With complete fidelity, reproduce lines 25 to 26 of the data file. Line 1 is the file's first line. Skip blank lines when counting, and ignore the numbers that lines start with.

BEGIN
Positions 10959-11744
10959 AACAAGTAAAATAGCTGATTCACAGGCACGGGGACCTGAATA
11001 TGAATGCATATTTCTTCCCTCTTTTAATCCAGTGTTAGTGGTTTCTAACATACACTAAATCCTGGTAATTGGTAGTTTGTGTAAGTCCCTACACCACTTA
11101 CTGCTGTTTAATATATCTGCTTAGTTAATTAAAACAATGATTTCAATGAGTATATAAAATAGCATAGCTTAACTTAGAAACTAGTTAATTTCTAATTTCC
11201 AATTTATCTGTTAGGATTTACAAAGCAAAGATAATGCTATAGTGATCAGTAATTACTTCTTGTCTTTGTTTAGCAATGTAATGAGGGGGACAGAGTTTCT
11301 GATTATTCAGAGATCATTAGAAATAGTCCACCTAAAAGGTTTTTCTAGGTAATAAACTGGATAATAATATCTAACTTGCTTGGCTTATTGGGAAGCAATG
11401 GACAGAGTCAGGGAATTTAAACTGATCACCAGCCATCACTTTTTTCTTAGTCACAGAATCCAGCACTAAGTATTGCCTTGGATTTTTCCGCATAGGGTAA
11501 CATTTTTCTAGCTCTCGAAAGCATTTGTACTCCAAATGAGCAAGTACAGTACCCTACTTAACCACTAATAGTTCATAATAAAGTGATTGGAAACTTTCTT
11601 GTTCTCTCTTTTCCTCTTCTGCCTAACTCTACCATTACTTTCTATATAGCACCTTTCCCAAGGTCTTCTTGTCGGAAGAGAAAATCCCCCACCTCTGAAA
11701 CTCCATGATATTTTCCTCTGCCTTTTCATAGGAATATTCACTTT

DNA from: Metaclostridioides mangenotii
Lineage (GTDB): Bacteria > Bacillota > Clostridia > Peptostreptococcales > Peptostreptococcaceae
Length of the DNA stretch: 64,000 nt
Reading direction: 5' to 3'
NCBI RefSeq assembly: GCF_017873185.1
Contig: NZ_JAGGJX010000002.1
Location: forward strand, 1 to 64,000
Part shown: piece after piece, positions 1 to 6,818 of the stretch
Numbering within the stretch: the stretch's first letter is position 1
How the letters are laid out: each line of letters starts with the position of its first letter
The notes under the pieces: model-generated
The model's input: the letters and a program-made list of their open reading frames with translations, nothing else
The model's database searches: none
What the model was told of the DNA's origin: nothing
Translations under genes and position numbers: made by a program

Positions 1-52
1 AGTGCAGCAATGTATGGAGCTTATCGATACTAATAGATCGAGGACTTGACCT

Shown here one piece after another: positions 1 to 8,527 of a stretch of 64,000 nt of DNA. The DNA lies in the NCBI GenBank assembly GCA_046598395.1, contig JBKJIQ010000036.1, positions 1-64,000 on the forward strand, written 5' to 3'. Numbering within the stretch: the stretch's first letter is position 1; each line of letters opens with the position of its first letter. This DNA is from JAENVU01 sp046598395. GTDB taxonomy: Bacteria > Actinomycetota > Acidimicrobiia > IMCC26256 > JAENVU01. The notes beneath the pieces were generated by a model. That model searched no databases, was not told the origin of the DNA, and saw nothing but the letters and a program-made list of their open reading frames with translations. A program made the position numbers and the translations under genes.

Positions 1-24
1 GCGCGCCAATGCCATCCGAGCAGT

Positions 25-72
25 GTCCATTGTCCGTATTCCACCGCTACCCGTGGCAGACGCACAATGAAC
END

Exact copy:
Translations under genes and position numbers: made by a program

Positions 1-52